Clara Connelly (at left) talks about the “twin influences of Catholic and nationalist ideologies on a woman growing up in southern Ireland in the middle of the last century,” in her piece “Confessional of an Anti-Clerical Feminist.” Despite many disagreements, some of them intense, she points to WAF’s precious contribution to the world of feminist thought. “…WAF filled a unique place in British feminism whose influence stretched beyond our numbers and our national borders.”
Julia Bard, whose activism in the Jewish Socialist Group overlapped with her membership in WAF, appreciated being with “people who were dissident within their communities in such a progressive way… People in the group were very courageous about challenging the Catholic Church, for example, or the Sikh or Hindu leadership, in situations where dissent was dangerous.” She herself was accused of anti-Semitism when she questioned the ancient custom of circumcision in her Jewish community. “There was a very strong sense of mutual support among the women. We did have some quite profound disagreements, and I think there were fault lines that we never managed to bridge.”
In “Made in Little India,’” Sukhwant Dhaliwal (at left), one of this book’s editors, feels that her family experienced its individual version of “the classic Punjabi immigrant to Southall story.” As the only daughter, “cultural reproduction seemed … to flow only through me” – from traditional clothing to religious education. She was lucky to have two brothers who supported her struggle to remain in the heart of her community without suffering the scary restrictions that hovered over her, such as arranged marriage. To avoid that fate, she made sure to get into a college and to stay on campus. That delicious taste of freedom led to her life of activism and intellectual achievement.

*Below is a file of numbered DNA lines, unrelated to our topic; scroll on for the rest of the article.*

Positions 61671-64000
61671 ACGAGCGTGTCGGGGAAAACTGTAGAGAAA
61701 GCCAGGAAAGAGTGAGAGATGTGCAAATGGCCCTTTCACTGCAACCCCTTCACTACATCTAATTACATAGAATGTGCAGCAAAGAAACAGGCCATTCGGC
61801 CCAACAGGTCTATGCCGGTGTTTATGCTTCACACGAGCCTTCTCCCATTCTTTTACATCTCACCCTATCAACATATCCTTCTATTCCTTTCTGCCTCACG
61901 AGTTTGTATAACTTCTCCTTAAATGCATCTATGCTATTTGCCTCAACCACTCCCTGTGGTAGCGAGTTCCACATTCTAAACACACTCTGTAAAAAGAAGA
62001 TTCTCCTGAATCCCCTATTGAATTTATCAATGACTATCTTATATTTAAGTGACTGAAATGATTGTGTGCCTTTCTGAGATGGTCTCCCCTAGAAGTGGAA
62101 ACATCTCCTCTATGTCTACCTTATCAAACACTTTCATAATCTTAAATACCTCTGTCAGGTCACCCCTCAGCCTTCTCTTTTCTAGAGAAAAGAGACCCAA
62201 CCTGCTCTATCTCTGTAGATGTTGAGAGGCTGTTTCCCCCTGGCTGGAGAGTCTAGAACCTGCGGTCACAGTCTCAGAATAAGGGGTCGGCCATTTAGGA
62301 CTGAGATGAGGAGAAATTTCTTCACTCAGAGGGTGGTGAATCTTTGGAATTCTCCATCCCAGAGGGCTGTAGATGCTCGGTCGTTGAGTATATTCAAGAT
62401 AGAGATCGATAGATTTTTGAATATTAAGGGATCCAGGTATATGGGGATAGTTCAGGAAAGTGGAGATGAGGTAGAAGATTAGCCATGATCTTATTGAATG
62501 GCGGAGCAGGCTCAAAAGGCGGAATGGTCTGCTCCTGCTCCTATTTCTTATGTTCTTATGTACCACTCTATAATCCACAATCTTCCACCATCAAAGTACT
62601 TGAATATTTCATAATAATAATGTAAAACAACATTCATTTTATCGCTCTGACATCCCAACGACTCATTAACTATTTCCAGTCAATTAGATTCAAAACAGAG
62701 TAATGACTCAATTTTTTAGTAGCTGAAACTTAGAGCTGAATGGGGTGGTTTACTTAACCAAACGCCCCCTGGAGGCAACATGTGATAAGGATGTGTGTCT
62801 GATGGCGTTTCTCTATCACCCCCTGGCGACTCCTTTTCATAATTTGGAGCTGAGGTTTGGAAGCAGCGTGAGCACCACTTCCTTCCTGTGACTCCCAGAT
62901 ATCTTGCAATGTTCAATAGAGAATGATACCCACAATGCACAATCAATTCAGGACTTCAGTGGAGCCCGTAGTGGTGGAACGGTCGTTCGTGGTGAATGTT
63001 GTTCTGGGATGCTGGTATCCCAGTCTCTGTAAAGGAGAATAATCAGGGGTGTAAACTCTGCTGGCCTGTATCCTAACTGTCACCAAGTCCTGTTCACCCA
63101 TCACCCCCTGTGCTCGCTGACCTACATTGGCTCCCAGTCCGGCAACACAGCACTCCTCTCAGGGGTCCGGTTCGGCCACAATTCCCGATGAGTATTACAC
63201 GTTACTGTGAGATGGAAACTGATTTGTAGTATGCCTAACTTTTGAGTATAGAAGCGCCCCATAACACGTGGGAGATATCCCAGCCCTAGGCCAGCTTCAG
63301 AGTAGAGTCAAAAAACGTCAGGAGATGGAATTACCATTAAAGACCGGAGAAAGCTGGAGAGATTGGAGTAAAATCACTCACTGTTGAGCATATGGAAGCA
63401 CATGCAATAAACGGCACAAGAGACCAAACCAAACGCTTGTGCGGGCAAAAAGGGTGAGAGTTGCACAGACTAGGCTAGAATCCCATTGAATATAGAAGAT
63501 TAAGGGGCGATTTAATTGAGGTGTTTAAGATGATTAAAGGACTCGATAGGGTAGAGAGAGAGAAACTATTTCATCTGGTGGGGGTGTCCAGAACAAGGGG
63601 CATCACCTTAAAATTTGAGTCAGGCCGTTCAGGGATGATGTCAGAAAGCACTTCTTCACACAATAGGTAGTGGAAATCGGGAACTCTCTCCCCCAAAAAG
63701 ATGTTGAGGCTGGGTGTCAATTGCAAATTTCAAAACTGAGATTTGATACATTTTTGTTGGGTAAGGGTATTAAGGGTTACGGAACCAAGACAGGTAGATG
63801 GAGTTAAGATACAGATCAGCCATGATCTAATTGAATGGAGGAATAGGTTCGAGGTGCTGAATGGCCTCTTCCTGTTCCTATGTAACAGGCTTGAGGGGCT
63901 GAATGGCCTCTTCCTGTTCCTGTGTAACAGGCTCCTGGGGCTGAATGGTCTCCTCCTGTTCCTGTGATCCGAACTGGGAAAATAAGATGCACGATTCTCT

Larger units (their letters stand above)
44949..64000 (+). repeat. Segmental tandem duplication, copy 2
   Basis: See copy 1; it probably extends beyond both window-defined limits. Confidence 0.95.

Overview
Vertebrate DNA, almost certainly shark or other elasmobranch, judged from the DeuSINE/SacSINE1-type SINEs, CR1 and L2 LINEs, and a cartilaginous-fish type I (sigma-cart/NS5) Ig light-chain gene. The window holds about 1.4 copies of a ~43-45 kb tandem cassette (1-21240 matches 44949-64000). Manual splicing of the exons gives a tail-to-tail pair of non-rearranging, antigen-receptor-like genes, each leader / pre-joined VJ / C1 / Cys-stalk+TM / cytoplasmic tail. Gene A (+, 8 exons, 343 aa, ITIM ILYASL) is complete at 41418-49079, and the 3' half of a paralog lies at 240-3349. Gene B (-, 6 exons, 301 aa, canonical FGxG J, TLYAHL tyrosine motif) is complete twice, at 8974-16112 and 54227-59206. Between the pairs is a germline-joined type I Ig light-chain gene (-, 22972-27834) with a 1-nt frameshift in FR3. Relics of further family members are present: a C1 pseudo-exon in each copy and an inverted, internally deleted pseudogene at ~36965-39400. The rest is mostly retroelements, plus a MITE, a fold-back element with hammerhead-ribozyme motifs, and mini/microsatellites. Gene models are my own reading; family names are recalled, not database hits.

Sue O’Sullivan’s (at left) chapter is entitled “Change, Chance, and Contradictions.” She joined WAF during its relatively short period of reinvigoration following a hiatus. Despite many decades of political activism around socialism, feminism, HIV, and anti-war work, she found it hard as a newbie to locate herself within the organization. She had long admired the sophistication of WAF’s analysis and the energy of its actions, but once involved with the group she experienced a crisis of confidence that was common to many newcomers: “I was anxious about saying the wrong thing.” Years after the end of WAF, however, she happily finds “WAF women as organizers and participants” in many of the struggles and political groups she is now working with.
Women Against Fundamentalism: Stories of Dissent and Solidarity provides an instructive sense of the WAF organization itself, by highlighting the process of political maturation through the essays of these 19 individuals. This important, compelling book delivers a taste of the unique experience of working with a truly international, profoundly cross-cultural group of committed feminists who, despite the end of this supportive organization, continue today to wrestle with the most troubling oppressions in Britain and abroad.